Were it not for the δέ at the beginning of v. 20, v. 19 would naturally be taken as the beginning of a sentence and v. 20 as its completion. The occurrence of δέ, however, necessitates either connecting v. 19 with v. 18, as in WH., or assuming an anacoluthon at the beginning of v. 20, as in RV. The recurrence in v. 20 of the expression παρεῖναι πρὸς ὑμᾶς, used also in v. 18, implies a close connection between these vv. and makes it improbable that v. 19 begins a new line of thought, which is broken off at v. 20. The punctuation of WH. is therefore more probably correct than that of RV.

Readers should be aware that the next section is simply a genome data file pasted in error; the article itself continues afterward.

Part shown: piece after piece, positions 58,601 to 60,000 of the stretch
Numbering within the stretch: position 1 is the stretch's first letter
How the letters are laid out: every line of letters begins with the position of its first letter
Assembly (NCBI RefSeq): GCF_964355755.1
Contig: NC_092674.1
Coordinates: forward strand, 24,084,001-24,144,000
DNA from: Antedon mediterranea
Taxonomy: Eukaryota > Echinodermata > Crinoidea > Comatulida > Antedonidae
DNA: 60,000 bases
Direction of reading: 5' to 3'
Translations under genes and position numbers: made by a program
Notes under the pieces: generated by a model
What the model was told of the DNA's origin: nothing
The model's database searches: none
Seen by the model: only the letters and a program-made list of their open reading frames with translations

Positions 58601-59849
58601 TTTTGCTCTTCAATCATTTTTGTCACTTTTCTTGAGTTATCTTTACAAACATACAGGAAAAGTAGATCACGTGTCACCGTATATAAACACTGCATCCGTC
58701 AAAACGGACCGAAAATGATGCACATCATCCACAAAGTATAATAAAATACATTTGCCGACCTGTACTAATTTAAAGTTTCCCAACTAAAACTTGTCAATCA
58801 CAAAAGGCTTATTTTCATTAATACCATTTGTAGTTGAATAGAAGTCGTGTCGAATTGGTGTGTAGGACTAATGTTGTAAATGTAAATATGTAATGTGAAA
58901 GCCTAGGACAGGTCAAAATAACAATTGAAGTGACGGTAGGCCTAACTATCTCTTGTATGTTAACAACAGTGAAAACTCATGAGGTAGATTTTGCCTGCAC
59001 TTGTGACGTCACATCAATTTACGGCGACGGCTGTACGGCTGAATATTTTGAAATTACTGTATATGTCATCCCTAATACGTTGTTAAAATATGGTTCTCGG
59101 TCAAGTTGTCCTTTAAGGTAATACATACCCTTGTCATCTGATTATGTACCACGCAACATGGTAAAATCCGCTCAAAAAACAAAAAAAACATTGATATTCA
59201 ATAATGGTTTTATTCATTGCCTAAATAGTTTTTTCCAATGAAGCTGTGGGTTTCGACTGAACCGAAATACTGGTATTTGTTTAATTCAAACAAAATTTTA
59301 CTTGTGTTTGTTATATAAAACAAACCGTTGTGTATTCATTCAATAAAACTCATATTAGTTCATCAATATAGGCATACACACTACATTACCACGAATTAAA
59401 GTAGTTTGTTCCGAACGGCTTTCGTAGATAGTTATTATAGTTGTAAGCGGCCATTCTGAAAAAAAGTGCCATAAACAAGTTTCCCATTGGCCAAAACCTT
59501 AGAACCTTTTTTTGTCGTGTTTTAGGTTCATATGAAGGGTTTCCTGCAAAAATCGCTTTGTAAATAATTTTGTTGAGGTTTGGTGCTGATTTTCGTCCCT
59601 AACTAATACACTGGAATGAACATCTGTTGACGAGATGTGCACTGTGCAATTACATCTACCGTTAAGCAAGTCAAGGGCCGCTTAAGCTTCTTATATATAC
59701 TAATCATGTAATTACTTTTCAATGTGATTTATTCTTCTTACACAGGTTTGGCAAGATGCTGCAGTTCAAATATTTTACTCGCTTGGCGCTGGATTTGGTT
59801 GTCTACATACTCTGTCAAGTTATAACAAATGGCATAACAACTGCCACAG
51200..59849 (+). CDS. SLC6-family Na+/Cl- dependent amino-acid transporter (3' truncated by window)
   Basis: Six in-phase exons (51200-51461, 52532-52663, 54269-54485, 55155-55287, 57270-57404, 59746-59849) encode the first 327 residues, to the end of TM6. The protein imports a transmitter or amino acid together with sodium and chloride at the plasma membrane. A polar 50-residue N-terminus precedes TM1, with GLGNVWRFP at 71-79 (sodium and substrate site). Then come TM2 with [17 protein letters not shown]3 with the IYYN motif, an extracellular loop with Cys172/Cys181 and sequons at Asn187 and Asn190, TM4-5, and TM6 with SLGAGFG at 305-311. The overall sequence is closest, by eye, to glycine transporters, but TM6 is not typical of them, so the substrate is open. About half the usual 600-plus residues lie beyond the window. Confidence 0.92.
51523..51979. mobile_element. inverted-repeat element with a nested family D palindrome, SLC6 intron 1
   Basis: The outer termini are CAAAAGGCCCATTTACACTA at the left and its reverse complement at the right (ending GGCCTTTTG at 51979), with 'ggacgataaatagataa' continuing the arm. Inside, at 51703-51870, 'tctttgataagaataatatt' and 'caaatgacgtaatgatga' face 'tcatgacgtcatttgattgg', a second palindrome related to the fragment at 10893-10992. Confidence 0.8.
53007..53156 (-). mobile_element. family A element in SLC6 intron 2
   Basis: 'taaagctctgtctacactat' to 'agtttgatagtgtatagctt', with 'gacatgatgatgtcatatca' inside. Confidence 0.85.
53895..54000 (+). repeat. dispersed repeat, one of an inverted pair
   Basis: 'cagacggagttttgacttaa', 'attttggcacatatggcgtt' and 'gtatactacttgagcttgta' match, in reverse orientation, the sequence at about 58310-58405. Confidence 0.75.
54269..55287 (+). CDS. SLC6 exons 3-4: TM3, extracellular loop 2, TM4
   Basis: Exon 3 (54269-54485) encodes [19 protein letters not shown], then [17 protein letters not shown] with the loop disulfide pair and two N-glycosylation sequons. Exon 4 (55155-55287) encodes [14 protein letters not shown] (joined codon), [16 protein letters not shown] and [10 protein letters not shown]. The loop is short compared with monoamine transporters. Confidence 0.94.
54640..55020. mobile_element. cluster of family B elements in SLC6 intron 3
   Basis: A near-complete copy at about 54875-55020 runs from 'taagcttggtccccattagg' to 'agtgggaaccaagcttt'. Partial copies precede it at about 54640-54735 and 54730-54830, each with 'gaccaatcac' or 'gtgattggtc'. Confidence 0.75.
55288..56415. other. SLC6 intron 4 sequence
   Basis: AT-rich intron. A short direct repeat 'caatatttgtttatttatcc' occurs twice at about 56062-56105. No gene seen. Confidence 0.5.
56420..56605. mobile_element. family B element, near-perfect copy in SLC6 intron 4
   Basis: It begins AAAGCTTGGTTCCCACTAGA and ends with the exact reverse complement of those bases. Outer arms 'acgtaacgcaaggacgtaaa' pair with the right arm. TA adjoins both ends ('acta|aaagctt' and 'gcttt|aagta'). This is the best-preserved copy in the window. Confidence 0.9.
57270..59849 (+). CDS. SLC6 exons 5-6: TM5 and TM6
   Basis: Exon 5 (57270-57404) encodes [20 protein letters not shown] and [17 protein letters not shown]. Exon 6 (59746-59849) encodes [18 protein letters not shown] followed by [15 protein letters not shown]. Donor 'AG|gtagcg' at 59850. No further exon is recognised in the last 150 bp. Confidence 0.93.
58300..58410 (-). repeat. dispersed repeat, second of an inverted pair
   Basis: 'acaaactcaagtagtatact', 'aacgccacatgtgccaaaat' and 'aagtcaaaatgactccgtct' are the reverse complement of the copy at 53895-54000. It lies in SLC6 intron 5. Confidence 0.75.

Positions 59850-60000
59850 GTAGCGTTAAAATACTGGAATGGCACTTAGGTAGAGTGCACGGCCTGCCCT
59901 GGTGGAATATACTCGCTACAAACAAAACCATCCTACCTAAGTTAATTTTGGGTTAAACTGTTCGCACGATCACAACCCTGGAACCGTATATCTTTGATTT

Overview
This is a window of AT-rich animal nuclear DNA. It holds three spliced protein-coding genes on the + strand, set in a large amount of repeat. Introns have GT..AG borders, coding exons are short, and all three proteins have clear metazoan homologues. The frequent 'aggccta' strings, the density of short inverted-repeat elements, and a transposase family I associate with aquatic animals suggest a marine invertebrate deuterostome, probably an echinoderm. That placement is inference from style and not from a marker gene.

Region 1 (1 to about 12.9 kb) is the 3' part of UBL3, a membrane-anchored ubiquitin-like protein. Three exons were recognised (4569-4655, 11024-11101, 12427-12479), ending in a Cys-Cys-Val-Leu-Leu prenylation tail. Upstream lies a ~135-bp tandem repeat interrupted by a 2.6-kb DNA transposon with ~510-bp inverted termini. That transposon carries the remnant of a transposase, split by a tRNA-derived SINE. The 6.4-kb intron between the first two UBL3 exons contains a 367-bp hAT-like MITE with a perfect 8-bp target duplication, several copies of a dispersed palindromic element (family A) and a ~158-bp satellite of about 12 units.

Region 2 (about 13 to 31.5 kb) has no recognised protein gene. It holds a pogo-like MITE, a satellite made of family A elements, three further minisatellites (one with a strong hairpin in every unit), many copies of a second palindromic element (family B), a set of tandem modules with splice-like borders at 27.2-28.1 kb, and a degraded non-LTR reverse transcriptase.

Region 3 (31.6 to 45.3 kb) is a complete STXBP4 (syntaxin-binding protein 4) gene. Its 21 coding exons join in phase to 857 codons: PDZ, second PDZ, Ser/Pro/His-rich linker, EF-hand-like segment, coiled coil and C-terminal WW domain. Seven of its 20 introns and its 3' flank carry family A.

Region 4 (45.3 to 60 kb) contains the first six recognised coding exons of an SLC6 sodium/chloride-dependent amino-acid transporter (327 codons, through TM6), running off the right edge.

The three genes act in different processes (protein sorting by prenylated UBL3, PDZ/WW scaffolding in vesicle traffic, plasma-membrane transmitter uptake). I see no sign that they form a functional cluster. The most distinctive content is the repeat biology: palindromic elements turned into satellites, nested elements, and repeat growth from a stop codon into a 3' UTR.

The figure of speech involved in ὠδίνω, though startling to modern ears, is unambiguously clear. The precise form of the thought expressed in μορφωθῇ is less certain. There are three possibilities: (a) In themselves the words not unnaturally suggest a reversal of the preceding figure, those who were just spoken of as babes in the womb, now being pictured as pregnant mothers, awaiting the full development of the Christ begotten in them. Such abrupt change of figure is not uncharacteristic of the apostle. In Romans 7:4, illustrating the relation of the believer to the law and to Christ by remarriage, following death, he makes the deceased one remarry, sacrificing illustration to the thing illustrated. In 1 Thessalonians 2:7, if, as is probable, the true text is νήπιοι, the apostle in the same sentence calls himself a child, and a mother, and a nurse, each term expressing a part of his thought, and in v. 11 compares himself to a father. Nor is it a serious objection to this view of the present passage that the apostle has not elsewhere employed the figure of Christ being begotten in the believers. It would be easy to give examples of figures of speech employed by him but once, as, e. g., in this very verse the comparison of himself to a mother in birth pangs. Nor does he shrink from the employment of equally bold figures taken from the same general sphere. See Romans 7:4, where he speaks of the believer as married to Christ and as bringing forth fruit (children) to God, and 1 Corinthians 4:15 and Philemon 1:10, where he speaks of himself as the begetting father of his converts. The word μορφωθῇ (occurring nowhere else in Lxx or N. T.) is more consonant with this view than with any other. Cf. the use of the synonyms πλάσσω in Jeremiah 1:5, πρὸ τοῦ με πλάσαι σε ἐν κοιλίᾳ, Romans 9:20, 1 Timothy 2:13. The only weighty objection to this understanding of the figure is that it is not in itself strikingly appropriate for the spiritual fact to which the apostle evidently refers, and that when elsewhere Paul speaks of Christ in the believer (chap. 2:20, Colossians 1:27 et freq.) the language conveys no suggestion of pregnancy, but in less materialistic fashion denotes the indwelling presence of Christ. Yet over against this objection is to be set the fact that this passage contains, what all the others lack, the word μορφωθῇ, suggesting if not requiring the view that here the thought of the apostle takes on a different form from that which it has elsewhere. (b) It is perhaps not impossible that without reversal of figure the apostle thinks of his birth pangs as continuing till the child in the womb takes on the form of the begetting father, who is now thought of as being not Paul but Christ. The choice of μορφωθῇ Χριστὸς ἐν ὑμῖν rather than, e. g., ὑμεῖς ἐν ὁμοιώματι Χριστοῦ μορφωθῆτε might in this case be due to the influence of the apostle’s favourite form of thought expressed in the formula Χριστὸς ἐν ὑμῖν or the like. (c) The figure suggested by ὠδίνω may be dropped altogether, μέχρις οὗ μορφωθῇ referring figuratively, of course, but without specific thought of the birth process, to that spiritual process, the full achievement of which is elsewhere expressed by Χριστὸς ἐν ὑμῖν and like phrases. Of these three conceptions of the apostle’s figure of speech the first seems somewhat the most probable; yet there is no perfectly decisive evidence for either as against the others. The spiritual fact for which the figure stands is substantially the same in any case. The reactionary step which the Galatians are in danger of taking, forces upon the apostle the painful repetition of that process by which he first brought them into the world of faith in Christ, and his pain, he declares, must continue till they have really entered into vital fellowship with Christ.